My newest adventure is underway. It has lead me to take up residency in a new blog,
Like the Feathers of an Arrow (affectionately known as LFA).

...don't open...don't throw away... is not disappearing completely (not yet),
but postings here will be limited.

Monday, November 19, 2012

3 Q Series: Why Poetry? -- Q2

Welcome to the second installment of the first Q Series, aptly named Poetry. (For more information on the Q Series, see information located at the end of this post.) Over the course of three Monday's--today being the second--I will be exploring three questions about poetry and myself. They are as follows:
Why do I write poetry?
Why do I like writing form (poetry)?
Why do I prefer free verse (poetry)?

So with out further ado...

Why Form Poetry? Seriously, what on earth would possess me (or anyone for that matter) to constrain poetic inspiration to a rigid set of rules and parameters? Don't get me wrong, I understand the aesthetics of form: the way meter plays to the rhythm of the words, the way rhyming presents an appealing sound, the way repetition adds a flow and emphasize to a thought. I can definitely appreciate the use of poetic form both when I read silently or aloud. But to employ such constraints truly hurts my brain.  Truth be told, poetic form and I have a love-hate relationship.  I love to hate it.

The inner workings of my brain...
Now one might think that my logical - very structured - left brain would love the rules and guidelines set forth by form, but one of the benefits of writing is being able to shutdown that half of my brain. It provides me with an opportunity to allow the irrational thoughts and fears threatening to consume me run free--more like a mustang on the open range than a stallion let out in the fenced in pasture. If it were solely up to my brain, I would fight tooth-and-nail not to write in form. Although it is my brain...yes the lovely left brain...that has rationalized out why I like writing in form.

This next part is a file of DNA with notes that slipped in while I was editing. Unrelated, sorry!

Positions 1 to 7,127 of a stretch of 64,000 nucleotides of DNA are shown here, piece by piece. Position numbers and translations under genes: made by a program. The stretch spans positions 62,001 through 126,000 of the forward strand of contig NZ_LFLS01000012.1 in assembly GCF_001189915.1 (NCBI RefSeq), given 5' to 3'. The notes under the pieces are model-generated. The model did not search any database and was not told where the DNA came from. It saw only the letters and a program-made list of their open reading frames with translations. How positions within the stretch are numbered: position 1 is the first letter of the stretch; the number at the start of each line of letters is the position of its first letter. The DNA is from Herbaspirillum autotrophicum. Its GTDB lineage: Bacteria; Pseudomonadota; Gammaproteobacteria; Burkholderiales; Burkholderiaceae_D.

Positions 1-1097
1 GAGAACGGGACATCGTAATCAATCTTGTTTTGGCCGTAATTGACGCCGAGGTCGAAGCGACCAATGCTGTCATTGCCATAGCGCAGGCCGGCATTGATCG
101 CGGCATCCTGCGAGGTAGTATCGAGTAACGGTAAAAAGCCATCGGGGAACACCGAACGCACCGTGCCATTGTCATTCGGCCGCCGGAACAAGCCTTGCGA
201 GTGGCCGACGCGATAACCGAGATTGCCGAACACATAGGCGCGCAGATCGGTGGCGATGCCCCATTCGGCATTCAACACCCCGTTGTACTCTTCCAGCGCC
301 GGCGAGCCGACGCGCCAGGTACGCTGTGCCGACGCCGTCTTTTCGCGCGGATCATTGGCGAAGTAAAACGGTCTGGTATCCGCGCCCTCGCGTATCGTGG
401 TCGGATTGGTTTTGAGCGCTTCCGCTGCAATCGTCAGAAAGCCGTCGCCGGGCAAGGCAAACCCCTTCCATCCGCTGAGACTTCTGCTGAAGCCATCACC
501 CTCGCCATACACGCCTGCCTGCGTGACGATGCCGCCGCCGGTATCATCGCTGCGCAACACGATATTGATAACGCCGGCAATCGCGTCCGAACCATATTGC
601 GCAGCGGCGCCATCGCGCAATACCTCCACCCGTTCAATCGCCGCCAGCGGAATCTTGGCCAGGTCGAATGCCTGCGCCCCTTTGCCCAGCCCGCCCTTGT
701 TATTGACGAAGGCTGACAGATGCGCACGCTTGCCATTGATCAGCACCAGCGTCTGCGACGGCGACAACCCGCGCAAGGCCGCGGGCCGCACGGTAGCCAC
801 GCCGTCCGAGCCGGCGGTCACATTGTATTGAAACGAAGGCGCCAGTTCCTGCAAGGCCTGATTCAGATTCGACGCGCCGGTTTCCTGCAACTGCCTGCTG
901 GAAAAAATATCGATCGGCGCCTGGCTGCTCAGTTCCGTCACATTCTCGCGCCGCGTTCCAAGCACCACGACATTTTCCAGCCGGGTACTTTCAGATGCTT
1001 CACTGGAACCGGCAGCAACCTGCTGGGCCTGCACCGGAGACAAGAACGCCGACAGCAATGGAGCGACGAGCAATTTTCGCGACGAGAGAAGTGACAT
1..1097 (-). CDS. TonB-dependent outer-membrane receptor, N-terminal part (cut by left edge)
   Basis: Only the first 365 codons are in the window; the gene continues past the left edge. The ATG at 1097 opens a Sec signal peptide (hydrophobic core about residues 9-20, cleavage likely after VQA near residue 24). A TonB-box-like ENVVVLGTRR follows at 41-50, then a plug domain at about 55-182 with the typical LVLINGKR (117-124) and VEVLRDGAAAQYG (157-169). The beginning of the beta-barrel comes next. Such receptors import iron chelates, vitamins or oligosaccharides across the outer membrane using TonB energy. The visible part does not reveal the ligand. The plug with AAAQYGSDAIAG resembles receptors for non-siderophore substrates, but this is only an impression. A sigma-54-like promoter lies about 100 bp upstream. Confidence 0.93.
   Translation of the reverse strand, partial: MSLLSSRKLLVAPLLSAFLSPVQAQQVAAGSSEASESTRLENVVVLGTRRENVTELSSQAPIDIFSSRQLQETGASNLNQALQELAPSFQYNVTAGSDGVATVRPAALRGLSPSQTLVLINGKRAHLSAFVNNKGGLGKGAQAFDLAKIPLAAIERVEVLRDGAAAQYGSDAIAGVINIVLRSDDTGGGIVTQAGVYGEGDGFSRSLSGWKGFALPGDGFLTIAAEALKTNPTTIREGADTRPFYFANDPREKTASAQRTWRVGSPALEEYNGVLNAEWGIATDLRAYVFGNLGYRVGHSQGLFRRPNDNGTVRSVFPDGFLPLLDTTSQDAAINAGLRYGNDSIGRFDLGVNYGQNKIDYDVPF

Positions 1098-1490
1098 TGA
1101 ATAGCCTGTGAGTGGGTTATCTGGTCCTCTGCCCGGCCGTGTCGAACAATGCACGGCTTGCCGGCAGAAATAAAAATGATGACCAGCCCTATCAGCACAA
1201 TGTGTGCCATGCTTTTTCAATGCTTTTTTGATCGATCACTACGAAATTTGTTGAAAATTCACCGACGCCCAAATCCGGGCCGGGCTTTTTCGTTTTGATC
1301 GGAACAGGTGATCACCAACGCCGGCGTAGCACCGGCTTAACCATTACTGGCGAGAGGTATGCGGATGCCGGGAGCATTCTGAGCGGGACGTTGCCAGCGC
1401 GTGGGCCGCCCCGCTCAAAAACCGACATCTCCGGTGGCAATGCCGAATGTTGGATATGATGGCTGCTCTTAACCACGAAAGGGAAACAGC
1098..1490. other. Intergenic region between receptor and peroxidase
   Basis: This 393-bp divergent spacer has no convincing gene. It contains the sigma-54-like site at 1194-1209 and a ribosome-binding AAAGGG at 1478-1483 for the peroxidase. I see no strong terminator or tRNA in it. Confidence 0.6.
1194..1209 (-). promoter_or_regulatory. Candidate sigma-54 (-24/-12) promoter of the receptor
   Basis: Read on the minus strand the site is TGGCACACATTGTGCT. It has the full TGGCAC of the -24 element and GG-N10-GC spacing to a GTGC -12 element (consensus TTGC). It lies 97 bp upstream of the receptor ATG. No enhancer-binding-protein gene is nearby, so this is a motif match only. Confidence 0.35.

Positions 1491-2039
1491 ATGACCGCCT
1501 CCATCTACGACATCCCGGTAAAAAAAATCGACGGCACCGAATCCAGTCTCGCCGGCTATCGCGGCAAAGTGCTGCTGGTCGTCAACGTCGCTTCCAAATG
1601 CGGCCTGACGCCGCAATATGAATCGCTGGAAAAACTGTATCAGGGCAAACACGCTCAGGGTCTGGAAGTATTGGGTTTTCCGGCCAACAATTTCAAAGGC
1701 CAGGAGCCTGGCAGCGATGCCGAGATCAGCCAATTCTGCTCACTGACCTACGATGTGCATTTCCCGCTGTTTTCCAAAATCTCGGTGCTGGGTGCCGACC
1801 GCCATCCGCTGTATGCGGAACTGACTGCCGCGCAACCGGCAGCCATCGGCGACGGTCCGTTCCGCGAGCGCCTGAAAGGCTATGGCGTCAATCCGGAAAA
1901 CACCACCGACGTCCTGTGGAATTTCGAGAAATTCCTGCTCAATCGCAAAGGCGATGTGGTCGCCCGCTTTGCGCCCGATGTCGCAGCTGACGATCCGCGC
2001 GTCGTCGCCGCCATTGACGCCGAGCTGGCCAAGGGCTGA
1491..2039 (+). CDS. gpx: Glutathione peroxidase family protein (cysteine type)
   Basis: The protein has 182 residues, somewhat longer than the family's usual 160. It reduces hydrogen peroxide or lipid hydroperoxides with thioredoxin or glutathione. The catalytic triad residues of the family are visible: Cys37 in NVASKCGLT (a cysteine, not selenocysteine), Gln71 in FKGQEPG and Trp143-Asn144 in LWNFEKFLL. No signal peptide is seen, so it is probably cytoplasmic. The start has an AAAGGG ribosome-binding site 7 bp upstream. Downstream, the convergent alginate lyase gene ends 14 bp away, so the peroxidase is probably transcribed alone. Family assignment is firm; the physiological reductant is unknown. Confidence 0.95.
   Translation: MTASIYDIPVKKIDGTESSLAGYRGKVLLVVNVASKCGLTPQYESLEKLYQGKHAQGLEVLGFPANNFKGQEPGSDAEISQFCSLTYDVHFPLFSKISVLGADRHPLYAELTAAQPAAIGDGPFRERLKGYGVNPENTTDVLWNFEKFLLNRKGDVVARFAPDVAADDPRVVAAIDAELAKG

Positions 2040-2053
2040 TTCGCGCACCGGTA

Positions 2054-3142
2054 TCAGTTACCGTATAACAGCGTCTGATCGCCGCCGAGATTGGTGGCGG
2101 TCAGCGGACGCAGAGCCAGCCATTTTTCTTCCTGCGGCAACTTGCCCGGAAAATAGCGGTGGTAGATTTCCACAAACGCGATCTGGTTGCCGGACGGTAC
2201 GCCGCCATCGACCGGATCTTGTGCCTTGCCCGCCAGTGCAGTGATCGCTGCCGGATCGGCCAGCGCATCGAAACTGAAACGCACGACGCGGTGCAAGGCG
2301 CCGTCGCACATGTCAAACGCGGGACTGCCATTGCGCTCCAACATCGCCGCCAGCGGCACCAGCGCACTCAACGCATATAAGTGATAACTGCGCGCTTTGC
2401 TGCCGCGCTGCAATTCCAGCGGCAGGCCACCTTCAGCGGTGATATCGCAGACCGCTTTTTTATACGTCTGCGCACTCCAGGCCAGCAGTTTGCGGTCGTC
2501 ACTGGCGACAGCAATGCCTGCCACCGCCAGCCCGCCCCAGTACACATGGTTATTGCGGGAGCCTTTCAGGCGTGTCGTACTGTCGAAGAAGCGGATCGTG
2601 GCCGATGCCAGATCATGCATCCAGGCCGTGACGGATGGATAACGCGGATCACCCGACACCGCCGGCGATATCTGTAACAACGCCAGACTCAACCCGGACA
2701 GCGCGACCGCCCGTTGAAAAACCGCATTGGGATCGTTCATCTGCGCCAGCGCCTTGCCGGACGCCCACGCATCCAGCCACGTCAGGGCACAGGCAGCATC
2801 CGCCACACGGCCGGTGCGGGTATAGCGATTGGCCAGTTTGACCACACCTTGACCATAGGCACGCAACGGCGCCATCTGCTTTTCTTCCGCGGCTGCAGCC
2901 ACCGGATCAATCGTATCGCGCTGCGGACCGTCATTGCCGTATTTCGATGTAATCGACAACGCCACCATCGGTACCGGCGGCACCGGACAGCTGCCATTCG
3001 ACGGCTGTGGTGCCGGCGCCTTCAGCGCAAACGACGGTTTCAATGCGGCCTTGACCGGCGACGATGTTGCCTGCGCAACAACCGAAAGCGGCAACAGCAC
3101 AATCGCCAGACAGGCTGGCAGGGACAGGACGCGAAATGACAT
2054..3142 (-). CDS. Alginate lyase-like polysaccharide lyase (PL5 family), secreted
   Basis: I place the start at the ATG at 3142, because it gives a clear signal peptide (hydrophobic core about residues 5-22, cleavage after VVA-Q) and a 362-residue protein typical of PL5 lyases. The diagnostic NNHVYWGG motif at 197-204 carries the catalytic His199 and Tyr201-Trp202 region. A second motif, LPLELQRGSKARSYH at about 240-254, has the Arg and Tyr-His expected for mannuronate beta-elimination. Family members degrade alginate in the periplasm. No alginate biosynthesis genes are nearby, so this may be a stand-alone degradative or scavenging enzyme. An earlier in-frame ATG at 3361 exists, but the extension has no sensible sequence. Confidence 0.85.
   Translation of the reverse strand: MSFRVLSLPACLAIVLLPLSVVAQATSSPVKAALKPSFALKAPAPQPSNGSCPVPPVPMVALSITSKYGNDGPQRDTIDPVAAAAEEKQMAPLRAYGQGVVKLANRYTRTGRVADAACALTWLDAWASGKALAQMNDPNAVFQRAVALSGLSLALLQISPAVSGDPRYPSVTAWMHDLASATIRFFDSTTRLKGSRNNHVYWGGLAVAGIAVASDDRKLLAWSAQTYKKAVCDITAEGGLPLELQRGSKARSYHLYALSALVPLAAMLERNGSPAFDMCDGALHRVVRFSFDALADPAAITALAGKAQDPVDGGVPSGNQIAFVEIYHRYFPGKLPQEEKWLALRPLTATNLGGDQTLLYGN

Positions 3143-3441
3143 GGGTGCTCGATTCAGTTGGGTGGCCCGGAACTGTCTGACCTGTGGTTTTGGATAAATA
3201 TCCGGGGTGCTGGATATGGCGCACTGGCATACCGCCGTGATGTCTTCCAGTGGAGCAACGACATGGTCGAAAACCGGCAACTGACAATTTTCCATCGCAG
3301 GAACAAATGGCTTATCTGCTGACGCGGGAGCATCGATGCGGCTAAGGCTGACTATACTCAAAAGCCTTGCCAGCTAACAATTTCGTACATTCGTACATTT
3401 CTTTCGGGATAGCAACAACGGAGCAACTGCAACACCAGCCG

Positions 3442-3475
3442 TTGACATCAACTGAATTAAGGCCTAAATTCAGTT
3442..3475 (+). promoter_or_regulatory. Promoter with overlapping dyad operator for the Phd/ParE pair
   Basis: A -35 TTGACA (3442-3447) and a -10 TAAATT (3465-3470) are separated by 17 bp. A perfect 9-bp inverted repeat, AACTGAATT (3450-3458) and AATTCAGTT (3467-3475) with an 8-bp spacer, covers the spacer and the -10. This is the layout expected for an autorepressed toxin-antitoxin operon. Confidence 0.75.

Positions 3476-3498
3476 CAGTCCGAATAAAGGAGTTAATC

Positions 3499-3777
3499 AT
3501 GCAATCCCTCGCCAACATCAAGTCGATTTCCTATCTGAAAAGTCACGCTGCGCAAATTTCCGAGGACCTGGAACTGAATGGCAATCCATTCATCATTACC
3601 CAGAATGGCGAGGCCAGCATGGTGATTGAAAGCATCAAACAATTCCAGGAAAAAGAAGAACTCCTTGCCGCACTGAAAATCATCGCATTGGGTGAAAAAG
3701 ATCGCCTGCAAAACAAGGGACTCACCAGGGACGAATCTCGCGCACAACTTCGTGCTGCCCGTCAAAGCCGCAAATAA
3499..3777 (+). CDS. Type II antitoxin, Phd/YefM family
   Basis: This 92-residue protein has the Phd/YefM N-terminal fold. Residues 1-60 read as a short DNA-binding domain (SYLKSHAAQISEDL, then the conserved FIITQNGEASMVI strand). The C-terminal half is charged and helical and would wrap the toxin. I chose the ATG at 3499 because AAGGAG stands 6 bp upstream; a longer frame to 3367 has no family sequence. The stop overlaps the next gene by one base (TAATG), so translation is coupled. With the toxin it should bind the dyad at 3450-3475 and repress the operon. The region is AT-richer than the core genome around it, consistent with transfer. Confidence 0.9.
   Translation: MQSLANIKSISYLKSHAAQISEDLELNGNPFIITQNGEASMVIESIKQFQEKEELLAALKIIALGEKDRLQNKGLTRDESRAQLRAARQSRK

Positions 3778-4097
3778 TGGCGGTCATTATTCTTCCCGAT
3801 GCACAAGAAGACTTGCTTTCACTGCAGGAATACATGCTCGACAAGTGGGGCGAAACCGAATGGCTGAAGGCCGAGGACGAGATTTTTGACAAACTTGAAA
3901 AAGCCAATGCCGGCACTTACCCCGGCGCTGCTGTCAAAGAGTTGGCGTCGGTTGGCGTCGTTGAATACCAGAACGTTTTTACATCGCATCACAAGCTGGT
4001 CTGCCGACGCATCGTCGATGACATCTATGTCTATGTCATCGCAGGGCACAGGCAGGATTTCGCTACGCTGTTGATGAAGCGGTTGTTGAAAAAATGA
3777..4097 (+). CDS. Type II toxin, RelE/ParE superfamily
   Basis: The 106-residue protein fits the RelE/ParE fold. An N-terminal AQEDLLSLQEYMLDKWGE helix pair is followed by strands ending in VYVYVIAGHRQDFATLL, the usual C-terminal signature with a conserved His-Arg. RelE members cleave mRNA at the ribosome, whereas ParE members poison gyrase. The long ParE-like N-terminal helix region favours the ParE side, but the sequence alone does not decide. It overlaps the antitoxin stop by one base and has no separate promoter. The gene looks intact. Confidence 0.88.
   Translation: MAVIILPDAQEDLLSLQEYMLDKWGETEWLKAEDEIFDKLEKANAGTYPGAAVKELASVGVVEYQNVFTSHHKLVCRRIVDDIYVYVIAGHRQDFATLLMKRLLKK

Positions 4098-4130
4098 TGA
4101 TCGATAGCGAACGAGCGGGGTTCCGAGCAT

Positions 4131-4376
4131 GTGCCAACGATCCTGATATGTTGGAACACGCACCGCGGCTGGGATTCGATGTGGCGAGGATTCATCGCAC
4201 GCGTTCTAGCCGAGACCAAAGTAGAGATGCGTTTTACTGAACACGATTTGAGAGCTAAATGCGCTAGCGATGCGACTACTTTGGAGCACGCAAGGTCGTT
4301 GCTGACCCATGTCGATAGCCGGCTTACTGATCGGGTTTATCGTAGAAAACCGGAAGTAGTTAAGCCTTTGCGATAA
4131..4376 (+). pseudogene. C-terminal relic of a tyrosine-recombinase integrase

The irrational thoughts...
While I expressed in the previous installment, I started writing because it was a way for me to expel all of the crazy thoughts and fears that induce anxiety and stress.  Poetry is my coping mechanism.  I find, however, the older I get the harder it is for me to lull these thoughts to sleep, for though I talk about this being a purging of sorts, they always resurface.  I find that the annoyance and struggles of writing in form, following a specific rhyme scheme or employing a certain meter, help to take my mind off of the emotions and feelings that I am writing about.

The lessening of pain...
It is sort of like biting my finger when I have a massive headache.  My hurting finger helps to dull the ache (or my knowledge of the ache) in my head.   I'm able to write out the emotions and feelings without having them overwhelm me.  The harder, stronger, or deeper the emotion, the more I love to hate poetic form.  It really is as simple as that.  

The Q Series is a new theme. I decided Mondays needed to be spiced up a little bit. Plus I do kind of miss my incessant ramblings. How it works is quite simple. I take a topic of interest to me, personal or not, pose two - four questions, and spend several Mondays exploring the questions. I might miss the occasional Monday with this, but there is no hard and fast rule that I must post on least not yet.


  1. Write whatever you write, however you write it, even if it's just for you. Every word, every letter which leaves your mind, a one word, one letter less pain and hence leads to permanent healing.
    Thank you for visiting me, it is so appreciated.

  2. smiles...form poetry does not come easy for me...i rejected form for the longest time as i felt it so constraining...i am trying now though...i feel you on the restraint it can give on the emotion as well...

  3. Things change. We change. I used to write only form poetry. Now I write free-form every so often. Both have their uses.